What is the Holding Period Under SEC Rule 144?

Rule 144’s Holding Period Is Different for SEC Reporting Companies and Pink Sheets

Before a Shareholder can sell any restricted stock in the market, the Shares must be held  for a certain amount of time. The clock starts ticking on the holding period when the Shares were fully paid for, if the consideration was cash, or when the Shares were fully earned, if services were exchanged for restricted stock.

For SEC Reporting Companies the Holding Period is Six Months

If the Issuer is an SEC Reporting Company under the Securities Exchange Act of 1934, then the holding period is a minimum of six months.  These would include Issuers trading on the OTCMarkets OTCQX and OTCQB market tiers, as well as OTC Bulletin Board stocks.

For Pink Sheets the Holding Period is One Year

If the Issuer is a Pink Sheet, and thus not subject to the ’34 Act reporting requirements, then the holding period is a minimum of one year.

 

What is the Current Public Information Requirement Under Rule 144?

Rule 144 Requires Current Public Information Before Stock Can Be Sold

In order for a securities attorney to draft a Rule 144 opinion letter, there must be adequate current information about the Issuer publicly available before the stock can be sold.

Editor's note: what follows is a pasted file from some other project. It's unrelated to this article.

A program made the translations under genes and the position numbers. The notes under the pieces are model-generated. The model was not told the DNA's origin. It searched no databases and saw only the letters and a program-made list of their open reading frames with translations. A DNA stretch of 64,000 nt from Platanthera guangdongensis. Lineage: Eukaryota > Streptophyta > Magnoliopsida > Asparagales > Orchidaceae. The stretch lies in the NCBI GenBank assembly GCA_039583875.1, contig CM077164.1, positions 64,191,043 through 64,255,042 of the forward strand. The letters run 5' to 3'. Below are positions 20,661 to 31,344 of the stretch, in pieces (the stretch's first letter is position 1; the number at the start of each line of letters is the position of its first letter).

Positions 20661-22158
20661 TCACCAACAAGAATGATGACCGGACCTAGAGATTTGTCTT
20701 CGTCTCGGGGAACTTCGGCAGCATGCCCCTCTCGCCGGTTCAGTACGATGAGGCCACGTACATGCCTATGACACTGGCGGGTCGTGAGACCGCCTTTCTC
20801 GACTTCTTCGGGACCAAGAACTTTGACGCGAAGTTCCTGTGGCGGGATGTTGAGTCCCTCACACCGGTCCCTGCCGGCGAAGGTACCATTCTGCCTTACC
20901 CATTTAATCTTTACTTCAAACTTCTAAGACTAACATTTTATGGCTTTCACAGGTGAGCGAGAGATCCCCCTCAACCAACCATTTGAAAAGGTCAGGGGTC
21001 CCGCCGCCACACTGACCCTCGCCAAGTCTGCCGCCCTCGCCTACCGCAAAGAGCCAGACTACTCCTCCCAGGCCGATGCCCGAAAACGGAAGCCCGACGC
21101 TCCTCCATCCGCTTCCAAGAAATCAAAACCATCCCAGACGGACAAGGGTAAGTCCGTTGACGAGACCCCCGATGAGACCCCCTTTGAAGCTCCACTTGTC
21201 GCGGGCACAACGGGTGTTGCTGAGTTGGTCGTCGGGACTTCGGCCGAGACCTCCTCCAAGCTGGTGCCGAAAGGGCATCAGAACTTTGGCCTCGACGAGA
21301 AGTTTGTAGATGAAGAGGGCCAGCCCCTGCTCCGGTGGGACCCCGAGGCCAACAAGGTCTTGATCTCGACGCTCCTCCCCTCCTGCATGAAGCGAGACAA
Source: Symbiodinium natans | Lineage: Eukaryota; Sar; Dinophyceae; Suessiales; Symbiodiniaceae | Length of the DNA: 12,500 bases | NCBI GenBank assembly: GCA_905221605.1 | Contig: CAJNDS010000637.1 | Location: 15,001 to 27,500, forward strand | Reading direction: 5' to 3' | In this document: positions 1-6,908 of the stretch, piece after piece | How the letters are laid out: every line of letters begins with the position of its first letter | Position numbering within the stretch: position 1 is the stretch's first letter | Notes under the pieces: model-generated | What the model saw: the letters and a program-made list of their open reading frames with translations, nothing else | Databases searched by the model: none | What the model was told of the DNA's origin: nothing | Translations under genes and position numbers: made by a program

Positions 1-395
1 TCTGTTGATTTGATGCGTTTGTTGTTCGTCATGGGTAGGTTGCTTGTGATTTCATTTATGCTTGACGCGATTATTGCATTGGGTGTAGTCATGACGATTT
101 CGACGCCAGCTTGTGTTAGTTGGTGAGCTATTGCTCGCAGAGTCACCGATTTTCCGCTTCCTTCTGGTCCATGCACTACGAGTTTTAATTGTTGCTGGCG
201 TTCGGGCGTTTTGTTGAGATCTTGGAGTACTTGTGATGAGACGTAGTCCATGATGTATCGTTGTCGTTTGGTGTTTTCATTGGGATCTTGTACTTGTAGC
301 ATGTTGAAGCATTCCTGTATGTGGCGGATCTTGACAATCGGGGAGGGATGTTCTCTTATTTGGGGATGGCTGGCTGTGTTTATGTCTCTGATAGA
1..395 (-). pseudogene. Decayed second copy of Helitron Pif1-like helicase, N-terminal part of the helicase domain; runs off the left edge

SEC Reporting Companies Must Have Filed SEC Forms 10-Q, 10-K, and 8-K

For SEC reporting companies, such as those on the OTCMarkets OTCQB, OTCQX, and OTC Bulletin Board (OTBB), this generally means that the companies have complied with the periodic reporting requirements of the Securities Exchange Act of 1934, which provides for the filing of SEC Forms 10-Q, 10-K, and 8-K.  This is easy for securities lawyers at the Law Office of Matheau J. W. Stout, Esq. to verify, either at OTCMarkets.com or via SEC.gov.

OTCMarkets Bulletin Board and Pink Sheet Companies Need to Be Current

For non-reporting companies, such as Pink Sheets, this means that certain company information about its business, its officers and directors, and its financial statements, is publicly available in Disclosure Statements and Quarterly and Annual Reports.